This talk is based primarily on John Dominic Crossan’s recent book How to Read the Bible and Still Be a Christian: Struggling with Divine Violence from Genesis through Revelation. Crossan, a prominent Biblical scholar known for his work on the nature of the historical Jesus, argues that the most genuinely inspired portions of the Bible affirm a radical vision of distributive justice (justice based not on threats of retribution but on relative equality among all people) and peace. The Bible also records the subversion of this vision in threats of divine violence and in acceptance of unjust, hierarchical social relations. Crossan persuasively argues that we are called to embrace the vision of peace and justice that was central to the ministry of the historical Jesus. Dr. Mebane’s talk will discuss the scholarly methodology that informs Crossan’s argument that the Bible includes a pattern “in which God’s radical divine vision of justice and liberation is regularly muted or turned back into the normalcy of civilization’s injustice and oppression.”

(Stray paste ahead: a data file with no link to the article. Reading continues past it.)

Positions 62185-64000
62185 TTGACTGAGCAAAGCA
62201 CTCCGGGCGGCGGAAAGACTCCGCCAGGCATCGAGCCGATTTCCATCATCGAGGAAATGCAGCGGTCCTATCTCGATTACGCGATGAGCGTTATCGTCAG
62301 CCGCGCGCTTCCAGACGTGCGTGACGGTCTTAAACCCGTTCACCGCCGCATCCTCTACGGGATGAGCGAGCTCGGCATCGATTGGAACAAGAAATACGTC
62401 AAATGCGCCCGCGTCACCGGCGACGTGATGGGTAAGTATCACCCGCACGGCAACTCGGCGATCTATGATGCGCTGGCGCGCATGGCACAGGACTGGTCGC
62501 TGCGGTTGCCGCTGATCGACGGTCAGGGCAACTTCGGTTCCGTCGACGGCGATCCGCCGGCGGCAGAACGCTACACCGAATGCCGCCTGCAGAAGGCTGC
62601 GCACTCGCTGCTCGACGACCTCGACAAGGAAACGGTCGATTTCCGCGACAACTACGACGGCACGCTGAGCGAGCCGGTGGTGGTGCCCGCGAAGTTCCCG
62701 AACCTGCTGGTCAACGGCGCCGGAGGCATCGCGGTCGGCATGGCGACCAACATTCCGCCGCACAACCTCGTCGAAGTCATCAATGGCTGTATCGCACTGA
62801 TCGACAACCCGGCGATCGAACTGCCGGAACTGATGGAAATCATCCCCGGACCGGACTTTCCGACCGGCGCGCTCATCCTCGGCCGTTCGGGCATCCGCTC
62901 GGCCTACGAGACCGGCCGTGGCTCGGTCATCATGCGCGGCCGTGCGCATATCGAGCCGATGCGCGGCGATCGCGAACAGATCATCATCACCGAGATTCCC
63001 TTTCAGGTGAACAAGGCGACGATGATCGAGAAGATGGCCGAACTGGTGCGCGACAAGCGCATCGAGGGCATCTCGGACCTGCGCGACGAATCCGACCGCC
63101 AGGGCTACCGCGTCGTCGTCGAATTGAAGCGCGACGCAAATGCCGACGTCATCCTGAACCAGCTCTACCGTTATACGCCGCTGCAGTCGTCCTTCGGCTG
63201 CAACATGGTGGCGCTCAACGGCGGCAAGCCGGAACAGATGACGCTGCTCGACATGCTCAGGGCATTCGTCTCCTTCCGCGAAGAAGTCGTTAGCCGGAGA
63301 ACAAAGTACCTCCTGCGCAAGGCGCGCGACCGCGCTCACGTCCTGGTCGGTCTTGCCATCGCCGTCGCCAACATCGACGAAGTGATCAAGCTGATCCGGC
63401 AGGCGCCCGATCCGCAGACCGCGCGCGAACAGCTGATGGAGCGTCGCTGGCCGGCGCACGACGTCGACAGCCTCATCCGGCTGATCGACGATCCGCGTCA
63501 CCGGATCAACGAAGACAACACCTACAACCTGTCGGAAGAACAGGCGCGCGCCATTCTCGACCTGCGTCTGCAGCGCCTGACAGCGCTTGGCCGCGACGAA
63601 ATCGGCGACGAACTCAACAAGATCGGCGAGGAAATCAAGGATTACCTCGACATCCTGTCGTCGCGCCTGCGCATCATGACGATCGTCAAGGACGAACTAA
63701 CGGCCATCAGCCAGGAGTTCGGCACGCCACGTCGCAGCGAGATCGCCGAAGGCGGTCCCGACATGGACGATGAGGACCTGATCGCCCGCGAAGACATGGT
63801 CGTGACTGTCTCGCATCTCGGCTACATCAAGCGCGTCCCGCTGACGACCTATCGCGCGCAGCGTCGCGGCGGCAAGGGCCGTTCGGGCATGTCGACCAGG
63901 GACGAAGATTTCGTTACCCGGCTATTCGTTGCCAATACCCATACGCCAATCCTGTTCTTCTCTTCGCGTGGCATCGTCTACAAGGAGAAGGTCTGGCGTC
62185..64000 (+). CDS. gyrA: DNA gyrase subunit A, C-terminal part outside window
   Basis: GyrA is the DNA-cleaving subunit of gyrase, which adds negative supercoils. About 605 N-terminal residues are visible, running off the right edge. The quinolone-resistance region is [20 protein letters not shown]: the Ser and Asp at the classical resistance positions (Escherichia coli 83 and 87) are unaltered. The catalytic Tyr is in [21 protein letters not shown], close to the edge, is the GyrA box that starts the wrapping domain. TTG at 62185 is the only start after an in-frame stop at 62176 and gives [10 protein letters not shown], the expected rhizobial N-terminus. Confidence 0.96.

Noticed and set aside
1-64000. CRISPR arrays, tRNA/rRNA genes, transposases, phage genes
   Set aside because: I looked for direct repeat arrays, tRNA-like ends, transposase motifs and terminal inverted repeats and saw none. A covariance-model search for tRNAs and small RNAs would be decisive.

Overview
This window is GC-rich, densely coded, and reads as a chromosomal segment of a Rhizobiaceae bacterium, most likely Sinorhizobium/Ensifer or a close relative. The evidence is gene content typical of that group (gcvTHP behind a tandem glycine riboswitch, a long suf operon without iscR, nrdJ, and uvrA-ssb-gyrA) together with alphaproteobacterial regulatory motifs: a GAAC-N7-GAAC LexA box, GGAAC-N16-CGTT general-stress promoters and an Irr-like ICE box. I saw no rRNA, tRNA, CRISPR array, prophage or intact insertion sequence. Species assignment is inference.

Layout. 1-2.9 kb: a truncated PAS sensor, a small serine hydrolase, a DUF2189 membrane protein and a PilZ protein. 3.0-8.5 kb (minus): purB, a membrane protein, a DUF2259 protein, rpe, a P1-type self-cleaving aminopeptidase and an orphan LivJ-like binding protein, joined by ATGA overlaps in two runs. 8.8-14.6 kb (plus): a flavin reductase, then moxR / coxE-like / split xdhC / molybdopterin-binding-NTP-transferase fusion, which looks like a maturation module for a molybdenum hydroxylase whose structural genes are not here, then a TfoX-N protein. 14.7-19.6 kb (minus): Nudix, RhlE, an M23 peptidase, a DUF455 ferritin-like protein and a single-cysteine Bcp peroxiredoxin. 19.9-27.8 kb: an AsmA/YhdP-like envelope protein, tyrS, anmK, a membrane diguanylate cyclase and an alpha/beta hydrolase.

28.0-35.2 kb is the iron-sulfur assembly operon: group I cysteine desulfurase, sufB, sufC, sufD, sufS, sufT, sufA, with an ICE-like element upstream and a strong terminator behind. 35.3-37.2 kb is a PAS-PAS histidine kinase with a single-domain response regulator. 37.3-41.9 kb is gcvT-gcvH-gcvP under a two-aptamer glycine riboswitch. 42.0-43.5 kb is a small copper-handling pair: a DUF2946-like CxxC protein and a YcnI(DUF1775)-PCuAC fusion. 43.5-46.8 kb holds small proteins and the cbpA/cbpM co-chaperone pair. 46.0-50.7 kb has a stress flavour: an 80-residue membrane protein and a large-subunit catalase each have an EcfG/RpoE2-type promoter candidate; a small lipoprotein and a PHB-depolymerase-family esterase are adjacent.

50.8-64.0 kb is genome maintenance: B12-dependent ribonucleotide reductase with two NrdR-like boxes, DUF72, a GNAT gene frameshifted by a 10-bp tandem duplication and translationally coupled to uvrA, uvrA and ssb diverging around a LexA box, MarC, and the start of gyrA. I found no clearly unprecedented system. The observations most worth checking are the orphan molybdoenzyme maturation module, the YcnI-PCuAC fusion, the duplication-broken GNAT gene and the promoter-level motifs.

Dr. Jerry Mebane is Professor Emeritus of English at the University of Alabama in Huntsville. Originally a specialist in Renaissance literature and culture, for the past twenty years he has also pursued interdisciplinary studies in religion and warfare, especially the conflicts among pagan heroic ideals and Christian ideas concerning pacifism and principles of justice in warfare. He is currently expanding his research on progressive Christianity, especially in relation to movements that promote social justice. Dr. Mebane holds a bachelor’s degree from Presbyterian College and a Ph.D. from Emory University.